The 38th Annual Kingdom Day Parade Has Selected Its Grand Marshal As 
Attorney George C. Fatheree III

The Kingdom Day Parade is back on its regular schedule after the COVID interruptions with distinguished Attorney George C. Fatheree III as grand marshal. It will kick off this year on Monday, January 16, 2023. This year’s theme is: “America, the Best Hope of the World.”

The Real Estate Attorney Who Won the Unprecedented Bruces Beach Case

LOS ANGELES — The Kingdom Day Parade is back on its regular schedule after the COVID interruptions with distinguished Attorney George C. Fatheree III as grand marshal. It will kick off this year on Monday, January 16, 2023. This year’s theme is: “America, the Best Hope of the World.” As America’s largest Martin Luther King celebration, the parade, featuring floats, a queen and royal court, elected officials, local high school and college marching bands, will march along a three-mile route, starting at Martin Luther King Jr. Boulevard and Western Avenue and ending near the new Leimert Park subway station. Local residents will be able to watch all the festivities either in person along the parade route or live on ABC7, beginning at 11 a.m. PDT. The parade will also be live-streamed world-wide on BlueShield is the presenting sponsor of the Kingdom Day Parade.

“With messages of equality for all amplified during Dr. King’s birthday, George Fatheree is a natural pick as the grand marshal for the parade, given not only his recent historic victory in the  Bruce’s Beach case and a host of other similar cases,” said Dr. Adrian Dove, chairman of CORE-C.A. Kingdom Day Parade.

Fatheree was a former partner with Munger, Tolles & Olson when he decided to launch the pro bono case of Bruce’s Beach. Now a partner at the Sidley Austin LLP — one of the country’s leading strategic legal advisers representing investors, developers and lenders in a wide array of large and complex commercial real estate transactions — he brought the case of Bruce’s Beach into the national spotlight,  intensifying the conversation of trans-generational wealth in Black families.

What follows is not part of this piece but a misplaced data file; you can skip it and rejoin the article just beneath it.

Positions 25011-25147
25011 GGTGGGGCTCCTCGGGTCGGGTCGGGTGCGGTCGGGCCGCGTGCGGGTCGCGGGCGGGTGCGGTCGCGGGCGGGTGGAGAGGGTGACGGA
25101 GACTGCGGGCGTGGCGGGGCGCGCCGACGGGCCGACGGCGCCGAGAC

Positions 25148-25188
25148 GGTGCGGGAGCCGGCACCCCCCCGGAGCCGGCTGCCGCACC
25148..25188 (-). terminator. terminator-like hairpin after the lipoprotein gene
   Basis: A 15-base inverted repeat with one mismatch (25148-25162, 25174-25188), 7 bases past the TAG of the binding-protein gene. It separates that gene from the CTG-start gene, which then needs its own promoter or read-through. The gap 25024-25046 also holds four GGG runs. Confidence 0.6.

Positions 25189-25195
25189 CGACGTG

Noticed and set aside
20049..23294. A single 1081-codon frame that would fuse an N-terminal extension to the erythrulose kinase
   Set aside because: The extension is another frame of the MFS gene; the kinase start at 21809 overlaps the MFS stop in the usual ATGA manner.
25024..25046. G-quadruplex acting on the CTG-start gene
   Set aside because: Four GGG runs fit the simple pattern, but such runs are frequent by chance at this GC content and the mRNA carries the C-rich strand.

Charles and Willa Bruce were a young Black couple who, in 1912, bought land in the city of Manhattan Beach, Calif. and created their own hospitality business called Bruce’s Beach. The venue drew a successful clientele of Black vacationers from across the United States. When attempts by neighbors to force them out of business failed, the City of Manhattan Beach resorted to taking the property from them. In 1924, officials did so under the false pretenses of building a park, claiming eminent domain, which is frequently invoked for public infrastructure changes that disproportionately impacts minority land owners.

Fatheree’s team at his prior firm first helped review Senate Bill 796 — authored by Sen. Steve Bradford (D-Gardena) — new state legislation that was passed in California during the summer of 2021, specifically written to pave the way for Los Angeles County to return this land to the Bruce family. In signing the bill into law on September 30, 2021, Governor Gavin Newsom stated that he hoped the bill would inspire similar legislation to help other Black families like the Bruces, who are still struggling to recover, financially and emotionally, from the devastating impact of racially-motivated displacement. Last July, Los Angeles County Board of Supervisors at the behest of Supervisor Janice Hahn officially turned the deed for the land over to the Bruce family.